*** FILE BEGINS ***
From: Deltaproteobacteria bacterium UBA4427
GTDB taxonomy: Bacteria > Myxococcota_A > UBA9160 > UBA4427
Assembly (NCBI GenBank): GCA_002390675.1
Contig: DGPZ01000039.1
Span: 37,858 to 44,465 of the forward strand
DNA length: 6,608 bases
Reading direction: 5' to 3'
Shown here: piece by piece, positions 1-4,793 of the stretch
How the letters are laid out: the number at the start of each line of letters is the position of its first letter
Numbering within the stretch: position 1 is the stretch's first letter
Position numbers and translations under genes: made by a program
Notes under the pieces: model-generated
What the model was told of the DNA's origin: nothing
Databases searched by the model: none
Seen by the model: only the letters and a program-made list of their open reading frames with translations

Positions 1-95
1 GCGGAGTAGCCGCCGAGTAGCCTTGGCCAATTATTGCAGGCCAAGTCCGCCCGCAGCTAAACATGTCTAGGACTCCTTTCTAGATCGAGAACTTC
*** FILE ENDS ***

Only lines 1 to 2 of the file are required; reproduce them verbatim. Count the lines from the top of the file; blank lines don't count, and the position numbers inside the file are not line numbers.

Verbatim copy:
From: Deltaproteobacteria bacterium UBA4427
GTDB taxonomy: Bacteria > Myxococcota_A > UBA9160 > UBA4427